MOCA Jacksonville Spotlights the Eisen Collection

July 1, 2012 0 comments Open printer friendly version of this article Print Article

The UNF Department of Art and Design present selections from the collection of Judy Eisen and the late Dr. Saul Eisen. Running concurrently with the ReFocus: The Art of the 1970s exhibition, several of the works are quite at home in the context of the larger collection. Join us after the jump for a quick preview of the fairly excellent show in the side gallery of the second floor of the museum.

The Joy of Collecting Series is one of my favorites.  It does a couple of great things all at one time.  First it utilizes the Art and Major Works that can only be found in local private collections, which otherwise might not be seen by the public in any other format.  Second it celebrates and illustrates the practice of building a substantial personal art collection.

It can be very surprising to find out how many works by some of the great masters of art are owned or housed here locally, and this series is one of the unfortunately under promoted venues which makes that quite clear.

The current collection is no exception.  If one word were used to describe the Eisen’s collection, it would have to be quality. Many of the artists’ names represented here are well known to the museum-going public: Andy Warhol, Roy Lichtenstein, Robert Rauschenberg, James Rosenquist. Robert Motherwell, Richard Diebenkorn, Jean Dubuffet and Lucien Freud. The works of these artists are in many important museums, and their works on display are united by being highly characteristic of their styles and movements, which range from Pop Art to Art Brut to abstract and figural expressionism.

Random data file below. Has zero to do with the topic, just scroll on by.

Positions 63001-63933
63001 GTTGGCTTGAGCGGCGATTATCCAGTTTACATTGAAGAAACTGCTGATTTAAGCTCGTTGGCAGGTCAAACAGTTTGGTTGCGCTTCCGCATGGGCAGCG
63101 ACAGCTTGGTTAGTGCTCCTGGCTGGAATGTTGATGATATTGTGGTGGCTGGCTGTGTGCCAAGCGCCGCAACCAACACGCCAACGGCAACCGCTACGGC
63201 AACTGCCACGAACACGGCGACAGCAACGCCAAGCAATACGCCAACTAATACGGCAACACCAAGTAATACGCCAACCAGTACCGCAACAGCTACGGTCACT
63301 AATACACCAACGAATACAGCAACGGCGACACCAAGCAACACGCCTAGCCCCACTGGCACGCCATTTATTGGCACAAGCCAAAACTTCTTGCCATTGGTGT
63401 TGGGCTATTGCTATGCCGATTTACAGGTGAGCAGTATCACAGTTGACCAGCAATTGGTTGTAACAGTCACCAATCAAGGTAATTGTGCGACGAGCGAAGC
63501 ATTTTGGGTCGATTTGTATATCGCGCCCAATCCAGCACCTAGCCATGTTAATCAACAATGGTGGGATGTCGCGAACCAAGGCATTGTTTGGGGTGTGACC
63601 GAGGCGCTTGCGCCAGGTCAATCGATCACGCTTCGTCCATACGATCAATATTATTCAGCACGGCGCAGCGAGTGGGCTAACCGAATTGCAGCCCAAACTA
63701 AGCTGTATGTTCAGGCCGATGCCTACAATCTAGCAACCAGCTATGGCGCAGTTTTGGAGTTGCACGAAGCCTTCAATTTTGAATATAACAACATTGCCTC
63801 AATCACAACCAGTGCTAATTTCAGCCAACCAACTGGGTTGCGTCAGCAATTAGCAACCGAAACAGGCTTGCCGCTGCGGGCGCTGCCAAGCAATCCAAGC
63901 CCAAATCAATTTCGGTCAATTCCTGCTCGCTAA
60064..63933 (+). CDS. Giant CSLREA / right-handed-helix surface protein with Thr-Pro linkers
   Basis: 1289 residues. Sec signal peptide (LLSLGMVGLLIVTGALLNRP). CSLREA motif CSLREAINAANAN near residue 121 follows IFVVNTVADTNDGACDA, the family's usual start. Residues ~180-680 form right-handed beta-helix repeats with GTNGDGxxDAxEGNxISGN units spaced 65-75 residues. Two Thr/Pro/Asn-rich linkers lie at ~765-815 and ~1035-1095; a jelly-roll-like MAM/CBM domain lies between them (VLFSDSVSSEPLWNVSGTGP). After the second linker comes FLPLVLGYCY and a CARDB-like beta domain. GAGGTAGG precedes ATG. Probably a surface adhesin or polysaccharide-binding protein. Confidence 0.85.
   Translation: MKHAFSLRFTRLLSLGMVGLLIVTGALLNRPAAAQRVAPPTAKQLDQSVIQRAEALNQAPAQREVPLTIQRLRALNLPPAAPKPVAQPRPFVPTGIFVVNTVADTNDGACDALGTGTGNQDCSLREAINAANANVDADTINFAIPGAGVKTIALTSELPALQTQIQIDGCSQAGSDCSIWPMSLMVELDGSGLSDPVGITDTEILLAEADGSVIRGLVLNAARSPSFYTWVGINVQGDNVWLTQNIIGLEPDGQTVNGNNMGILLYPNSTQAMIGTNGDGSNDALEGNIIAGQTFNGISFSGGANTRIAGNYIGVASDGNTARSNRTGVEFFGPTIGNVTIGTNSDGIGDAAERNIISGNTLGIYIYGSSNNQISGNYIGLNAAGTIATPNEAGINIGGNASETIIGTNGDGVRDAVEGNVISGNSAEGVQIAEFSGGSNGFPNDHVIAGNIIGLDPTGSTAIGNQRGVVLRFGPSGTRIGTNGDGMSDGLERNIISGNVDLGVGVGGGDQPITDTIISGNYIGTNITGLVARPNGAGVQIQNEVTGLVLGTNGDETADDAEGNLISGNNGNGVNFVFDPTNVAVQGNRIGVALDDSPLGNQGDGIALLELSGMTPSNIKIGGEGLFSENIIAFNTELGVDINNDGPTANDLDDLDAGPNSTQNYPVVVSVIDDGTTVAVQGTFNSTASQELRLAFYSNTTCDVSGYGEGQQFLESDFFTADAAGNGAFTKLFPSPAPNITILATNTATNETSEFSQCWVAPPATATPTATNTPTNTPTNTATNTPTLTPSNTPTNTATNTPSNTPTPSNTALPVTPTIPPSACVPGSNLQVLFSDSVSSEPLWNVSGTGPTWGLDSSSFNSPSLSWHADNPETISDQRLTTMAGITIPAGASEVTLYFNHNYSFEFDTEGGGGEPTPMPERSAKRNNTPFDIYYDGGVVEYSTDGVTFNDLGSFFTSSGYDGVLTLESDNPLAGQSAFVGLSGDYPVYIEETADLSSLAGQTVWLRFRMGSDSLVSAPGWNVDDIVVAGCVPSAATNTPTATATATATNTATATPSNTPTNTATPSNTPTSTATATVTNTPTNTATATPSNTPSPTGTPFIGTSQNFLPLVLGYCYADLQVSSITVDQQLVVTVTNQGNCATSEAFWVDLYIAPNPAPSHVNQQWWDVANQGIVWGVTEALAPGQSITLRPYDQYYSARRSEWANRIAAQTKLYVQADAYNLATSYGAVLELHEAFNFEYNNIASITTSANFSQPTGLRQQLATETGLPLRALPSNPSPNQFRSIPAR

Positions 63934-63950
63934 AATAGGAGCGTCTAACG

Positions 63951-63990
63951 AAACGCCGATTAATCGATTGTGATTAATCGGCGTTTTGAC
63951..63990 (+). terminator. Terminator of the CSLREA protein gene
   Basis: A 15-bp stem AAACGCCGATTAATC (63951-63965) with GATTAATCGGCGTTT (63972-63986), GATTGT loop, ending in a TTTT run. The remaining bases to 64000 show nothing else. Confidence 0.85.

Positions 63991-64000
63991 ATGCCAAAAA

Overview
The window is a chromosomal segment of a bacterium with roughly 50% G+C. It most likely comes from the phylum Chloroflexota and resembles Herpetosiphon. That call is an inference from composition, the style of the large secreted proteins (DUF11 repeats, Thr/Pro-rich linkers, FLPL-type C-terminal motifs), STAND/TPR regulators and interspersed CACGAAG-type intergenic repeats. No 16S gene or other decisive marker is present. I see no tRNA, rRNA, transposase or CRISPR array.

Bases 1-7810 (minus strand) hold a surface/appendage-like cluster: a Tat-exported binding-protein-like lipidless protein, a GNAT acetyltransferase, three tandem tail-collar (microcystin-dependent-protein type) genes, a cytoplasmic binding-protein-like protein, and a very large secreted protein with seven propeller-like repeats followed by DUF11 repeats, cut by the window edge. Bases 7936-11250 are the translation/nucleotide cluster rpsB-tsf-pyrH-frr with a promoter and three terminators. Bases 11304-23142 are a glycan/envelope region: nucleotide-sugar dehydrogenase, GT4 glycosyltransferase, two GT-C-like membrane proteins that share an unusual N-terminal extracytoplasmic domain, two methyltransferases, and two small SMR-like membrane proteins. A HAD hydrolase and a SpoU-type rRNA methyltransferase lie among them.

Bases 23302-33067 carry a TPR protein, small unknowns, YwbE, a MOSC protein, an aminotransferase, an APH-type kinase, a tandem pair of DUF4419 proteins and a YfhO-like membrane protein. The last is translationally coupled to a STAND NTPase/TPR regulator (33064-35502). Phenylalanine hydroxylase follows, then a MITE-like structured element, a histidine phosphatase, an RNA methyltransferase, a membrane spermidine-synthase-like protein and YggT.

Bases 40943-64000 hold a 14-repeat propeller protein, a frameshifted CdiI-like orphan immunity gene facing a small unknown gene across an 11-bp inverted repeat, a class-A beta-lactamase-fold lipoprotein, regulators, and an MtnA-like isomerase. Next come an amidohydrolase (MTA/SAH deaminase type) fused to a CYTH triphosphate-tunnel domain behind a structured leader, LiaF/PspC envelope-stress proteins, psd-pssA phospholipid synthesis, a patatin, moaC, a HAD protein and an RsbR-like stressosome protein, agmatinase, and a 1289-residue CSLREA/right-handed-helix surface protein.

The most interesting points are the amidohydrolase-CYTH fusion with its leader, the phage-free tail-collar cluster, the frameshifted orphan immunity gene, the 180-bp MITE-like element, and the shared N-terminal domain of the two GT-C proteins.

The subject matter of the Eisen Collection is delightfully varied. It ranges from the whimsical and fantastic as can be seen in One of Five Seamen by Hundertwasser, Goldyne’s Gare St Lazare; Giacometti’s Rolling Stock on Monet’s Track and Desmaziéres’ Terre Inconnue. Some subjects, seemingly mundane, such as John’s Target with Plaster Casts, Clemente’s Seeds (actually capitalized letters scattered over the surface of the etching) or Thiebaud’s Eyeglasses of various sizes and shapes, are elevated and transformed by the artists’ inventiveness.

A personal favorite artist to be seen in the exhibition is Jerry Uelsmann, the surrealist photographer who was also a professor at University of Florida for many years.

The selections shown here reflect the couple’s joy of collecting. Guided by trusted gallery advisors, their own instincts and careful research, the Eisen Collection is truly of museum quality.

Francesco Clemente (Italian, 1952), Seeds, 1991

Lucian Freud (British, b. Germany 1922-2011), Bella, 1995

Anna Rochegova (Russian, 1953), Twins,

Jaune Quick-to-See Smith (Native American, 1940), Playground, 1987